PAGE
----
RECIPE: Citrus salad with avocado
Since you can't escape to a place with warmer weather this winter, at least you can bring some sunny brightness and tropical flavour to your plate with this lovely salad.
It revolves around avocado and the exciting variety of oranges available in citrus season, each with its own flavour profile.
Sweet, orange navels, puckery, reddish bloods and sweet-tart, pink cara caras are few that typically available now at the supermarket - any combination will work here.
The oranges are stripped of peel and pith, then cut into rounds which, when plated, form a brilliant stained-glass-like layer.
The fruit is topped with pale green, buttery slices of avocado, then drizzled with a simple, shallot-spiked lemon and olive oil dressing, and finished with a fresh, fragrant sprinkle of coriander.
It's a salad that brings a welcome contrast to the deep flavors of whatever you might be roasting or simmering during the winter months, and, if you pause for a moment before you dig into it, you might just feel the warmth of the sun coming through.
Citrus Salad With Avocado (Serves 4)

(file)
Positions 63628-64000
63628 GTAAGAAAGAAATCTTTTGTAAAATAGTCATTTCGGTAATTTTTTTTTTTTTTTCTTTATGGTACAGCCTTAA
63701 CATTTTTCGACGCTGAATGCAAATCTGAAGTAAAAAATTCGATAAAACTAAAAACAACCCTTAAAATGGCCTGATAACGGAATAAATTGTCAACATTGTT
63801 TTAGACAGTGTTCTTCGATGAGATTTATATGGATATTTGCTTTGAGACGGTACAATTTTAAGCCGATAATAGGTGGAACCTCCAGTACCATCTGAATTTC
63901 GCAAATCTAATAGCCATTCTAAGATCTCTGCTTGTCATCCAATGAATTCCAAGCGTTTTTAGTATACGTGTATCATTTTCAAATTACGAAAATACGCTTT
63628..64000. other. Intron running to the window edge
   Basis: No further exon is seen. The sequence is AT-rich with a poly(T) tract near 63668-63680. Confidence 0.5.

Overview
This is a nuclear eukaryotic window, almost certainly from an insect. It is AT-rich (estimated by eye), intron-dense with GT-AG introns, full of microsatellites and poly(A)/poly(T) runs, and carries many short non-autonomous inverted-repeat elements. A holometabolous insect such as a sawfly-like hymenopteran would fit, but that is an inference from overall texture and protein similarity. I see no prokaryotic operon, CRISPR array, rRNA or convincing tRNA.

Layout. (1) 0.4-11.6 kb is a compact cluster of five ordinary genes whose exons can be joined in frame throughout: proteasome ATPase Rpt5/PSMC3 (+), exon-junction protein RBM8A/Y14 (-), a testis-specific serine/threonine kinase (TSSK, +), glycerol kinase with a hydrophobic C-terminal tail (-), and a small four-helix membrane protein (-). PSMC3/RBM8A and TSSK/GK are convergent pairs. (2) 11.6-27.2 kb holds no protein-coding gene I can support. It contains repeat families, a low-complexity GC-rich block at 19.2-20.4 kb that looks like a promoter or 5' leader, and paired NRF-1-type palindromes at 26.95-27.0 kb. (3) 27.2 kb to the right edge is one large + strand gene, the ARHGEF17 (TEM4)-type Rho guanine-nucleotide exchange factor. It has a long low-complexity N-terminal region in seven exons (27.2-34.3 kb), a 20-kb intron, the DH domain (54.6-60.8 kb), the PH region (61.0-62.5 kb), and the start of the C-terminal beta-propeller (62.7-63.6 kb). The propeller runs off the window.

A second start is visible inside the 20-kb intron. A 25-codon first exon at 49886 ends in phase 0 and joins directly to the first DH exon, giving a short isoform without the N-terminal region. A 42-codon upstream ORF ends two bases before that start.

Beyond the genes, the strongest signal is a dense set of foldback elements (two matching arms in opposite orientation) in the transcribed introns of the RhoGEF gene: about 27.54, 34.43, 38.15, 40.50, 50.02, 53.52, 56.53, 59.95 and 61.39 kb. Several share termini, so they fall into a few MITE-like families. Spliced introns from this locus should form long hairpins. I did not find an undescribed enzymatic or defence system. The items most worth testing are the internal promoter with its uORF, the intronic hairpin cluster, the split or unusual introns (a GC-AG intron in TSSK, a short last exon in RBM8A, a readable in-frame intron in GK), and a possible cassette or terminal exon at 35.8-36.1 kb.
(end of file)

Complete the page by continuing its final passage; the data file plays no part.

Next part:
- 2 tablespoons extra-virgin olive oil
- 1 tablespoon fresh lemon juice
- 1 1/2 teaspoons finely chopped shallot
- 1 teaspoon honey
- 1/4 teaspoon salt
- 1/4 teaspoon freshly ground black pepper
- 3 medium oranges, preferably a mix of varieties such as cara cara, blood and navel
- Flesh of 1 ripe avocado, thinly sliced
- 1/4 cup fresh coriander leaves, for garnish
- Whisk together the oil, lemon juice, shallot, honey, salt and pepper in a liquid measuring cup to form an emulsified dressing.
- Slice off the top and bottom of an orange, standing it on one cut end.
- Make a series of downward cuts as you work around the fruit, to remove the peel and all white pith.
- Repeat with the remaining oranges, then slice them crosswise into thin rounds.
- Discard any pits.
- Arrange the orange slices on individual plates.
- Fan out or arrange the avocado on top.
- Drizzle each portion with the dressing and scatter coriander leaves over the salads, and serve.
The Washington Post